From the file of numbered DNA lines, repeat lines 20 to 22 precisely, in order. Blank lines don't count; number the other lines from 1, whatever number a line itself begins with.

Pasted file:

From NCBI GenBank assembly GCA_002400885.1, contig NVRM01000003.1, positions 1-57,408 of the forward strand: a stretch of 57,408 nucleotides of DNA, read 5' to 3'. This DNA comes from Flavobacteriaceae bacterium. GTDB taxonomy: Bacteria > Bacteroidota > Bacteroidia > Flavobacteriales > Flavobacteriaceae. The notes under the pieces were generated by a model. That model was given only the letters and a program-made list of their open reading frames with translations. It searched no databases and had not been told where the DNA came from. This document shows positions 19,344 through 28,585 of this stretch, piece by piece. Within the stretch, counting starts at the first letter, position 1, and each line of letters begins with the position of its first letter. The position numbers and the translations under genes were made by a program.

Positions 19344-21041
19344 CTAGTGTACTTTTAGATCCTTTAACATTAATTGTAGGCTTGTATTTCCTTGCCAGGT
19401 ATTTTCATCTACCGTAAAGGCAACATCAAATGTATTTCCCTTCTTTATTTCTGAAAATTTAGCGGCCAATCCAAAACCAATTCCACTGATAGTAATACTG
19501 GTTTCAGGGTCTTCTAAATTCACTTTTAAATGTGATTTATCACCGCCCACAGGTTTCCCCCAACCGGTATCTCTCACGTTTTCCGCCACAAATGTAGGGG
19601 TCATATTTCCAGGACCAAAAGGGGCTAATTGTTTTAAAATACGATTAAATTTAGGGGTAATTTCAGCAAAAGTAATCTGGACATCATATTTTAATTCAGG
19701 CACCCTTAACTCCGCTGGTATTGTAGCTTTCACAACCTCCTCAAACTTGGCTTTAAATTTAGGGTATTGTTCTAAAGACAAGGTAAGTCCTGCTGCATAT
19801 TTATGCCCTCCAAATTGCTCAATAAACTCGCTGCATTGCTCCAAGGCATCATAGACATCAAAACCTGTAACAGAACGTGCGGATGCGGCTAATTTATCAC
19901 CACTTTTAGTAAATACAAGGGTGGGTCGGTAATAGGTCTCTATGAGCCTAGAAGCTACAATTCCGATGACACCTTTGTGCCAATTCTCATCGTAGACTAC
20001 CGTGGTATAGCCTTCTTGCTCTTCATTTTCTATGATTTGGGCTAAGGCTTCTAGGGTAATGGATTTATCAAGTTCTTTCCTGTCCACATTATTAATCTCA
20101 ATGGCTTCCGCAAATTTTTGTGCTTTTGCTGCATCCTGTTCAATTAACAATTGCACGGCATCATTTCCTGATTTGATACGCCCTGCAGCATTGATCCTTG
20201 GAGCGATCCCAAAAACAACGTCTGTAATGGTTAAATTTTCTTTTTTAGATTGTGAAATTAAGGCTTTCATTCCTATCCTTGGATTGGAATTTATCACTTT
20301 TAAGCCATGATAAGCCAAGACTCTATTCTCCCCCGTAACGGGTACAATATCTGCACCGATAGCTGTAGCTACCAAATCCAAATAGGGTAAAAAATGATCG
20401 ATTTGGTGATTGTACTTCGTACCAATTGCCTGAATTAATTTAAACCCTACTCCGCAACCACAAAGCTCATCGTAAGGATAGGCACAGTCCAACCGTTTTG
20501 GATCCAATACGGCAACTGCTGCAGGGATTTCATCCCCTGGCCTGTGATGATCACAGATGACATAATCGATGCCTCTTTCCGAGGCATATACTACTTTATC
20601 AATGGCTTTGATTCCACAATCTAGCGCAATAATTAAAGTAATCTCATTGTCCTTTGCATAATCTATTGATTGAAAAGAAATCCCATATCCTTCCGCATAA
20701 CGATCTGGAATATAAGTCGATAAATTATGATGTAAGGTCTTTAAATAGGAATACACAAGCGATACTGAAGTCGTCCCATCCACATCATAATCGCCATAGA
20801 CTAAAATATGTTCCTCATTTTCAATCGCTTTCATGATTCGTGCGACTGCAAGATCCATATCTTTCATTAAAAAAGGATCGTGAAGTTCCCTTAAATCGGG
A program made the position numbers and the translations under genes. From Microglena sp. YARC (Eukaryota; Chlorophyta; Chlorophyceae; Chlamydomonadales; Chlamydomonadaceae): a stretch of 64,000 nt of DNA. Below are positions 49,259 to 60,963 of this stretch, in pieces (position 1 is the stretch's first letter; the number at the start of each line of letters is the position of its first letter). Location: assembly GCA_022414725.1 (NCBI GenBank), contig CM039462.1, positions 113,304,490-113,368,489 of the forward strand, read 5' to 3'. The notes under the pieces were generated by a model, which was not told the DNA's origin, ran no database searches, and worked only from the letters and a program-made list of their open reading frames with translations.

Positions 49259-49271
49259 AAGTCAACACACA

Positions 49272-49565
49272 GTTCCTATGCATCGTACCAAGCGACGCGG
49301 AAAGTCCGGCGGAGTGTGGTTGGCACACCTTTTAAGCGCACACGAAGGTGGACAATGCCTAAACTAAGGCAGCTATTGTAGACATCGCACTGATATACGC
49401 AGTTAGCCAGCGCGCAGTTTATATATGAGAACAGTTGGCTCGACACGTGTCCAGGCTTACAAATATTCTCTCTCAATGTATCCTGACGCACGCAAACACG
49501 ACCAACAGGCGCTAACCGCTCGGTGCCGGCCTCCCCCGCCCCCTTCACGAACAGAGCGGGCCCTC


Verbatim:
Positions 49259-49271
49259 AAGTCAACACACA

Positions 49272-49565